A Very British Hygge




January, not a month most of us would consider our happiest month of the year.  For many there are the post Christmas blues and the long, long wait until the next payday comes around.  Not to mention the weather ! 
So when I was recently sent a copy of a book called A Very British Hygge,  written by Simon Sinclair for Everest Home Improvements, I was fascinated to read that Danish people (where the word Hygge originates from) are considered the happiest nation on earth.  An interesting fact considering they spend a huge proportion of their year in the dark and also have one of the highest costs of living in Europe.  So what makes them a happy race of people and what can we British people learn from them ?   It would seem it all boils down to being happy with what we have.  Simple huh !



Spending time with our families has to be up there at the top of life's simple pleasures.  OK so I know life isn't often like the Waltons (hope you remember who they were) but who doesn't have those special memories of tucking their children into bed, a few minutes of story reading and those wonderful snuffly hugs as they snuggle down safe and warm at night when the wind and rain is lashing at the windows.  Winter gives us the perfect opportunity to spend more time together, to slow down and rest up.  Turn up the heating, light your candles, eat warming wintry meals, spending time with good friends, read books all these things are considered Hygge, we have been doing similar for centuries in this country, we just never had a name for it.



The Joy of small pleasures  Hygge has been described as "the absence of anything annoying or emotionally overwhelming; taking pleasure from the presence of gentle, soothing things" 
Simon Sinclair author of A Very British Hygge


Maybe it's my age, but it took me a while to realise what it was in life that truly made me happy (apart from my family of course) and it's true.  It's the small, everyday things; a kind comment, a clean pile of washing, sitting down with a whole Sunday afternoon ahead of me to relax.  Its not the trips to exotic lands (although those opportunities were wonderful) or shopping the latest season clothes and household must haves. I get a huge thrill from finding a treasure in a charity shop that I can transform into something beautiful for my home.   Less is definitely more in our home as we had to learn to live with a very tight budget and funnily enough are better for it.    


 Taking pleasure from walking into a room that is uncluttered, clean and tidy, a place I can relax  definitely is my kind of hygge.  This said, it doesn't mean you have to live in a show home.  It's about what works for you.  Making a space in your home that you feel happy and relaxed in.  Creating cosy areas in my home has always been important.  Because I have always loved white, it can sometimes come across as cold and clinical so its important to ensure it feels warm and inviting.  I do this with cushions, throws and rugs in the winter months.  The Danes call these areas a hyggekrog - a nook.



Anytime of year is candle time for me.  I have an abundance of them.  Nothing says hygge like the warm glow of candlelight.  Its also important they smell just right.  Not too strong that they overpower the room but just a gentle hint of fragrance.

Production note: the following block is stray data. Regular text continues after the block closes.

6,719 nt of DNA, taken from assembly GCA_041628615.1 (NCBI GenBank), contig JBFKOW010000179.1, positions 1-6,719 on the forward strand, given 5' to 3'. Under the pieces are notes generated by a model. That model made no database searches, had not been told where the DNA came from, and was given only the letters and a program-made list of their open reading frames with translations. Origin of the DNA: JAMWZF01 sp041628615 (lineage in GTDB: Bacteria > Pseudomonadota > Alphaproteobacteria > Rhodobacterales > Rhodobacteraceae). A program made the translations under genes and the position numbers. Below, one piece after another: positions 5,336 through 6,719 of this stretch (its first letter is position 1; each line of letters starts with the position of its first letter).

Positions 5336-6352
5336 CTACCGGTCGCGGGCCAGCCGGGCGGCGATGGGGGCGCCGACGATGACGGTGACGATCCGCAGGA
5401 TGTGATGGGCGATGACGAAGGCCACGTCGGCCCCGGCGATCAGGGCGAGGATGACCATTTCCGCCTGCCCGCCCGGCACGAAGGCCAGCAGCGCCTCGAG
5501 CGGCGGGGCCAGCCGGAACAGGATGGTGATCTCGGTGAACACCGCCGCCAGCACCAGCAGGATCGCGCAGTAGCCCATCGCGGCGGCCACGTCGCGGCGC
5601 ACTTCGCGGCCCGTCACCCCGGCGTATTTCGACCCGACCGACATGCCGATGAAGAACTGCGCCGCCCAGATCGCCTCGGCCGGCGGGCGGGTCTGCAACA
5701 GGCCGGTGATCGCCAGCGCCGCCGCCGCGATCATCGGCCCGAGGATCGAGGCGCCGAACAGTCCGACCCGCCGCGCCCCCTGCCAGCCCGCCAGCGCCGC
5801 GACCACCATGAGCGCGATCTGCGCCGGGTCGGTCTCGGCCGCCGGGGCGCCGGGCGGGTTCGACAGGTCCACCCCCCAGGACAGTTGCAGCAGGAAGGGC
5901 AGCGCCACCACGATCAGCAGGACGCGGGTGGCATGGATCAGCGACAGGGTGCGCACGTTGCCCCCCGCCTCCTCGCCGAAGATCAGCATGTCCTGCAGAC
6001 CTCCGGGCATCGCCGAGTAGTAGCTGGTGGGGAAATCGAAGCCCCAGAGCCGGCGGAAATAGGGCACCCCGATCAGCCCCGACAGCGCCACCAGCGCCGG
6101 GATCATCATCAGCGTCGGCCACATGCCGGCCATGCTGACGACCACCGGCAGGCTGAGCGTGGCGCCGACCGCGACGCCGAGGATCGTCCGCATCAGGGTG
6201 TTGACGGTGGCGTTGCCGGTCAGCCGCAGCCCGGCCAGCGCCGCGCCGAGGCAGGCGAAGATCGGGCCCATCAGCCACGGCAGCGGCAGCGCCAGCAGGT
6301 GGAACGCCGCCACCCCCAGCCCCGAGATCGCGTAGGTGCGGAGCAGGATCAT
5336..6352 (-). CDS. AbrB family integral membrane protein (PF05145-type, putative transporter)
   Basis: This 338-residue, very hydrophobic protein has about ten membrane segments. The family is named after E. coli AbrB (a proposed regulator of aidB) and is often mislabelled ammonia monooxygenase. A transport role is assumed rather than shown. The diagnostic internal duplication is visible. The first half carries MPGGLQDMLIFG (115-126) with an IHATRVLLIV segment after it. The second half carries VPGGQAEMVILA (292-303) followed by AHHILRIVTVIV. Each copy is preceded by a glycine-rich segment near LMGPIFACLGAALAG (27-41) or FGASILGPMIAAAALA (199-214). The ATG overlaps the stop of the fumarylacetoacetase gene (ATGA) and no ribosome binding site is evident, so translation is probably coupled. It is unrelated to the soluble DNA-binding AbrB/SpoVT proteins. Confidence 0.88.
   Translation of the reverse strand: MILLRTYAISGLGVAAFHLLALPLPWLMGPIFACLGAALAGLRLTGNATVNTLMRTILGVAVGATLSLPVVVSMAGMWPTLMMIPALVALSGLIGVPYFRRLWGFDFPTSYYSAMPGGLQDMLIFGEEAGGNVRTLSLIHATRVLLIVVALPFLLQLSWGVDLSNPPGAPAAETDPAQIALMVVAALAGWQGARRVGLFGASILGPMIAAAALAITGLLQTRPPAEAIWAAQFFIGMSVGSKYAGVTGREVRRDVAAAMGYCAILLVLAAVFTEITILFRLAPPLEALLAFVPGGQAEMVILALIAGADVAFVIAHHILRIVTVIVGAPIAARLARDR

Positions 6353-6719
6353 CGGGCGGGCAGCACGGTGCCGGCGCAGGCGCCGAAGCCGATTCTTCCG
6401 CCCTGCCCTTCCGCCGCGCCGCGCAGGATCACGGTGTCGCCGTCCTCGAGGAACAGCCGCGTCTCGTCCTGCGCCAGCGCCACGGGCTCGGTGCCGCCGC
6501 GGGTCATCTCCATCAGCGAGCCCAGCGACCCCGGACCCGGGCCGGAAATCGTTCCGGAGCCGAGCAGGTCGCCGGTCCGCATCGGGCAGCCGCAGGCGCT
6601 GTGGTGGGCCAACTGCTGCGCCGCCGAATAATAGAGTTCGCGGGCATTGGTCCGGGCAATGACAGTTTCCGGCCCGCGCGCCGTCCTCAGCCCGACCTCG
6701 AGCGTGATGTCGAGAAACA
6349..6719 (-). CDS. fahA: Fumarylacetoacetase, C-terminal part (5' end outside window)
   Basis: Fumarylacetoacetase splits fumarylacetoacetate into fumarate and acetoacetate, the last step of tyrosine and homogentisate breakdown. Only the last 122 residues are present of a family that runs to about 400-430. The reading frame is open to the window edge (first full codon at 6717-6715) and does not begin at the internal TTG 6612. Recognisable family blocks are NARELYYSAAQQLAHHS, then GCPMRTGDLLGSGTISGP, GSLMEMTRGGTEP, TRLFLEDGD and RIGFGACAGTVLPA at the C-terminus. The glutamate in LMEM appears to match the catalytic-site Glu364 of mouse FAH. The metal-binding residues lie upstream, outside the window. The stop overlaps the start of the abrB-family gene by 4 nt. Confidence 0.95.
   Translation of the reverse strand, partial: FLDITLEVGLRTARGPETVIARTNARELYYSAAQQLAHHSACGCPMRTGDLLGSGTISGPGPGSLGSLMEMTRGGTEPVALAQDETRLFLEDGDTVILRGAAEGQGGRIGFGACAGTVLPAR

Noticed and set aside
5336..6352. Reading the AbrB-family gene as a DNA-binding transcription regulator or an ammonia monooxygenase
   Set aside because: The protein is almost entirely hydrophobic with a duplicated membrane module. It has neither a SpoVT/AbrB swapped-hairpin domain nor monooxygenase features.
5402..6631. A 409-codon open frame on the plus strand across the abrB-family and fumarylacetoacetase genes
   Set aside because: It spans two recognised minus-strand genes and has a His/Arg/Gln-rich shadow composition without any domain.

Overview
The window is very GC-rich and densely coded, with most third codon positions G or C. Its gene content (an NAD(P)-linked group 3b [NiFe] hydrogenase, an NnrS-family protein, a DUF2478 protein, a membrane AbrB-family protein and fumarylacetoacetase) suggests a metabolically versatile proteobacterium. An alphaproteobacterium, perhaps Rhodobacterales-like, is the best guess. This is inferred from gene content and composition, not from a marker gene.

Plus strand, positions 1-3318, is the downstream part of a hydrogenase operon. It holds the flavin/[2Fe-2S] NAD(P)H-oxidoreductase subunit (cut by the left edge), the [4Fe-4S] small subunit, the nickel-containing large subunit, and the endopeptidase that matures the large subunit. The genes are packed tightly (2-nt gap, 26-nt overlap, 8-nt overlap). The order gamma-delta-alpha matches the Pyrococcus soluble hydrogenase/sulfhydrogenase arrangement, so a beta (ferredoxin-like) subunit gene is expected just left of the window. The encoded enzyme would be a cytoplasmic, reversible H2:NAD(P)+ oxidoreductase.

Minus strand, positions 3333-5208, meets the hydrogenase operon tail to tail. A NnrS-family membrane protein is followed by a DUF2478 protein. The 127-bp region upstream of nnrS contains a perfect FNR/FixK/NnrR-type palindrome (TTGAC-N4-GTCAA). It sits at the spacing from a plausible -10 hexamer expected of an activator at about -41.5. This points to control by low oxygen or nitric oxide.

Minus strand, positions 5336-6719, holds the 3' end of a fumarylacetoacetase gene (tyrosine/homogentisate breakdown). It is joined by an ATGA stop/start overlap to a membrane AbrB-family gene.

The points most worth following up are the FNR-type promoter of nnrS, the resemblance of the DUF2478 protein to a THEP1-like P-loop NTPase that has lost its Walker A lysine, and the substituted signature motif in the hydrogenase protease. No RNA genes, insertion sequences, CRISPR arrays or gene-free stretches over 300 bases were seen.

Hygge shouldn't just be confined to the winter months.  It's a year round concept.  I love nothing more than throwing open the windows and doors in the Spring and Summer (weather permitting).  Fresh washing on the line and sitting outside enjoying the fresh air and watching the sky.  Even if it rains there is still fun to be had.  I spent many a happy day outside in the rain with my twin boys jumping in puddles and making memories.


Spring and Summer time British hygge is about bringing the outdoors inside.  Flowers of course, barbeque's, outside dining with friends and family.  Conservatories come into their own during this time too, often these light bright rooms can be overlooked.  Throw open the doors,  have light or no window dressings , fill them with plants and comfy seating, low level lighting & lanterns. 



Photo credit : Everest

Above all, whatever the time of year remember to breath, take time out and enjoy living a British hygge life




This post was written in collaboration with Everest Home Improvements and the book - A Very British Hygge written by Simon Sinclair.  All words and opinions are my own. 

7 comments

  1. Giving yourself a metaphorical hygge. I am sure the word hug comes from hygge - maybe brought over with the Vikings? Lovely post. I love the winter during those times you don't have to go out to work or school and can enjoy the stormy weather, warm and snuggly indoors.

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    1. and right back at you sweetie. I am sure your holiday season was a lot warmer ! xxx

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  2. Lovely images - your layers of cosy sheepskin rugs look very hygge to me! The book sounds interesting.

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  3. Thank you Rachel. The book is a smashing read, a refreshing take on Hygge xx

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  4. One day my house will be clean tidy and clutter free - I'm guilty as well but there always when the children leave home!

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  5. As long as you are comfortable in your home, that's the most important thing xx

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  6. I don't think I appreciate the smaller things in life enough. Your home is always beautiful Karen. I'll get there one day x

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